Loeffler U.S. Pat. No. 3,445,867 is similar to Gaddis in having a screen held by a bolt threaded into a cross brace. However the cross brace is held in slots cut in the drain pipe inside wall.
The patent of Fonoimoana (4,936,3381) discloses a structure similar to Brock with a floating seal on a pushrod. However in this patent the pushrod is suspended from the center of the screen rather than being supported by a cross brace.
U.S. Pat. No. 6,092,244 discloses a locking grate device for a floor drain in which a cross brace is held by two diametric sliding unthreaded rods. The rods are pointed to grip the inside wall of the drainpipe. The inner ends of the rods are tapered and are moved diametrically outward by cam action of the tapered end of a central bolt which engages the tapered rod ends. The central bolt also serves to hold a drain screen in place so the screen is difficult to remove.
The U.S. Pat. No. 6,095,179 patent to Smith discloses a Flood Control valve having a buoyant valve member, such as a rubber ball which floats against an annular seat to prevent entry of back flowing water. The valve member is held near the seat by two cross members each of which have a central turnbuckle-like body and pointed bolts which grip the inside wall of the drain pipe.
Since it is difficult to find people who are willing to clean drains the proper way, it becomes necessary to prevent cleaning people from taking the easy way out. The present invention enables a drain screen to be secured into place so that people without the proper tools cannot remove the drain screen.
It is thus an object of the present invention to prevent easy removal of a drain screen.
Another object of this invention is to facilitate a positive interconnection between a drain screen and its drainpipe, thereby making removal of the drain screen much more difficult. In addition the invention allows for much larger variance in the inner dimension of the drainpipe with which it can be used.
A further object of this invention is to provide a simple to install and stable connection between the drainpipe and the drain screen.
It is thus a principal objective of this invention to provide a thrust bolt which extends through a central opening in a drain screen and a bolt receiving means into which the thrust bolt can be screwed. The thrust bolt has a non-standard head, one that requires a special tool to rotate the bolt, such as a spanner wrench with two projections. The bolt receiving means is a cross brace having left and right hand threaded rods with ends for gripping the drainpipe inner wall at diametrically opposed positions. These ends may be pointed and project diametrically outward and into the drainpipe inner walls when the cross brace, which is preferably an elongated, threaded body, is rotated. That elongated body has a lateral through bore with associated threads to receive the thrust bolt.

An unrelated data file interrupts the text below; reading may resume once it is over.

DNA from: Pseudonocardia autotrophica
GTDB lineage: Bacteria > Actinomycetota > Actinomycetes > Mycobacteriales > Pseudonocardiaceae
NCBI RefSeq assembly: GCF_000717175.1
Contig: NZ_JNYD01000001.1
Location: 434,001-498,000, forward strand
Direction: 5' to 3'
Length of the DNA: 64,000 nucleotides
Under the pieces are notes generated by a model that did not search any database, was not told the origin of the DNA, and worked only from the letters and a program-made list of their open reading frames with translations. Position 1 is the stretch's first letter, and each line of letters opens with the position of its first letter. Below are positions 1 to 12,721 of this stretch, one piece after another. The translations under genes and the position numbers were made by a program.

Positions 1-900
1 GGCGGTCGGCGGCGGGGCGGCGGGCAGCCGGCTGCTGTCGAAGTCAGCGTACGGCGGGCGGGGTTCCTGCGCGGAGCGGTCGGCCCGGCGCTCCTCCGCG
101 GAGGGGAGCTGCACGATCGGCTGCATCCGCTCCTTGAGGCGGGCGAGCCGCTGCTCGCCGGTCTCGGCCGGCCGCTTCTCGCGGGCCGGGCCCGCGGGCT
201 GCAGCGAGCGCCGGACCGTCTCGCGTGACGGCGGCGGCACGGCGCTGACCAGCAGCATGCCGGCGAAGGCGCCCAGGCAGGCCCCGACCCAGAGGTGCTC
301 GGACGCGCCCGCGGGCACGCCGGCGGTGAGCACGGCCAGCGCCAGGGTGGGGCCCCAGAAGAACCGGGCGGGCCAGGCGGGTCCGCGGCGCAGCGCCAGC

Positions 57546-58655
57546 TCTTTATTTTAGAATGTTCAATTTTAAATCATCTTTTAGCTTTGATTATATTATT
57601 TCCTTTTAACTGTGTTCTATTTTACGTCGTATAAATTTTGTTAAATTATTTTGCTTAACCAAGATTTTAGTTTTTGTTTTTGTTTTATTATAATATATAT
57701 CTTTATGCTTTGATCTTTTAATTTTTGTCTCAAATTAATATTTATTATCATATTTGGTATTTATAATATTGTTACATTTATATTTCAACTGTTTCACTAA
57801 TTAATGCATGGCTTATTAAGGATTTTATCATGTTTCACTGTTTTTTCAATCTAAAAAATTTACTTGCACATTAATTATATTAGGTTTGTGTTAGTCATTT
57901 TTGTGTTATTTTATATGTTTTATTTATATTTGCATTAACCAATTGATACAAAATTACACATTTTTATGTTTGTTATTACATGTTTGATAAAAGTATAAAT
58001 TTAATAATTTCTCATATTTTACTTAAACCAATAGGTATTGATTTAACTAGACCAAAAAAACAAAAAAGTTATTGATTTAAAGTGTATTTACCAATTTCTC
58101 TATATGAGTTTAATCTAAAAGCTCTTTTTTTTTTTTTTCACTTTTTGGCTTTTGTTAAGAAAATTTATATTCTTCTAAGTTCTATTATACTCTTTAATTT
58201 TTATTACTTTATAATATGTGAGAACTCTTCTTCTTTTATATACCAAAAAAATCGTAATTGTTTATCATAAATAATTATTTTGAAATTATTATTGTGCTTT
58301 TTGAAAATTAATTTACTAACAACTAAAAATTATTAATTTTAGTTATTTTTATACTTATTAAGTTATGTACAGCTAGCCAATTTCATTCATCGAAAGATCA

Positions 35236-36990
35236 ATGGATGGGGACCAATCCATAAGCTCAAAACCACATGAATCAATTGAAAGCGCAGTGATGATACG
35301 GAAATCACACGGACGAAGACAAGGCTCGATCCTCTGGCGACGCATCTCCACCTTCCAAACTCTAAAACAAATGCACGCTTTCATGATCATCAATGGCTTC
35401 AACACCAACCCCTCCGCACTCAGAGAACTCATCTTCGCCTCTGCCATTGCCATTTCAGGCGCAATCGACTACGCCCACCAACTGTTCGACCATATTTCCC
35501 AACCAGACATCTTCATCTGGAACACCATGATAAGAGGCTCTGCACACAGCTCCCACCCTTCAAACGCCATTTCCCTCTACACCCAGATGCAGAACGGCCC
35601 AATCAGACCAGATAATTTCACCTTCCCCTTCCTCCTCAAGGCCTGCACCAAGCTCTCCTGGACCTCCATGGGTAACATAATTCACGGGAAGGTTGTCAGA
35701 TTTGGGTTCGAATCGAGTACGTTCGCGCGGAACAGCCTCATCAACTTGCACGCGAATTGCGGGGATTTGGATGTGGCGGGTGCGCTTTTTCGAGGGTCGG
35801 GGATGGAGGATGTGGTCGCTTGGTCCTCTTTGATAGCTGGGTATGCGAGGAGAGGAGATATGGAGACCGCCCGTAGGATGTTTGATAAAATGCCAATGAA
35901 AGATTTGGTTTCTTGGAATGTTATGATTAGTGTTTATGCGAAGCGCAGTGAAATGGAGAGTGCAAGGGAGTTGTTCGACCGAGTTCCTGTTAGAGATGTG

Further advantages of the present invention will be apparent to those skilled in the art in view of the attached specification and drawings in which:
FIG. 1 is a vertical side view, partly in section, showing a drain lock constructed in accordance with the present disclosure positioned through a drain screen and in a drainpipe;
FIG. 2 is a top view of a thrust bolt of the drain lock of FIG. 1, showing the head thereof;
FIG. 3 is a perspective view of an elongated body of the drain lock of FIG. 1;
FIG. 4 is a perspective view of a tool for installing and removing the drain lock constructed in accordance with the present disclosure;
FIG. 5 is a perspective view of one application of the tool of FIG. 4 in use with a cross member of FIG. 1; and
FIG. 6 is a perspective view of one application of the tool of FIG. 4 in use with the cross member of FIG. 1.
Referring now in specific detail to the drawings in which like referenced numerals identify similar or identical elements throughout the several views, and initially to FIG. 1, a novel drain lock system 10 is shown having a thrust bolt 20, a cross member 40, and a tool 50 (see FIG. 4). Cross member 40 includes a body 24 connect to a first rod 30 and a second rod 32. As illustrated in FIG. 1 a vertical portion drainpipe 12 which may be of any conventional size, has a drain screen 14 positioned over the upper end to prevent entry of trash, debris, and scrap which would clog the sewer pipe downstream from the drainpipe. The drain screen 14 conventionally has a plurality of opening 16 over its surface and usually has some means such as a screwdriver slot to facilitate easy removal of the screen.
To the contrary in the present invention there is no means for easy removal of the drain screen 14. Instead easy removal is effectively prevented by thrust bolt 20 which passes through a central opening 18 in drain screen 14. Bolt 20 has a non-standard head 22 which cannot be readily gripped and rotated by anything except a special tool. There are various types of such bolts are available, in this case, as shown in FIG. 2 by way of example and not of limitation, a spanner head bolt is shown. In order to rotate a bolt with such a head, particularly to loosen it once tightened, it is necessary to use a special spanner wrench having two projections which fit into holes 23.
Elongated body 24 preferably has a hexagon shaped cross section so it can be conveniently gripped by an open-end wrench or a pair of pliers. Body 24 is tubular with a longitudinal bore 25 therethrough and has associated threads such as threads on its inner wall or threaded nuts secured to the ends thereof One end of the bore has a left hand thread and the other end has a right hand thread. As viewed in FIG. 1 body 24 has left hand threaded rod 30 projecting from its left end and right hand threaded rod 32 projecting from its right end. The rods 30 and 32 preferably have pointed ends 34, 36, respectively, which seat into and remain securely attached to the inner wall of drainpipe 12. Other end shapes can be used, such as a chisel point. When body 24 is rotated and threaded rods 30 and 32 are held stationary, each rod will move outwardly in a manner similar to rotating the coupling piece of a turnbuckle.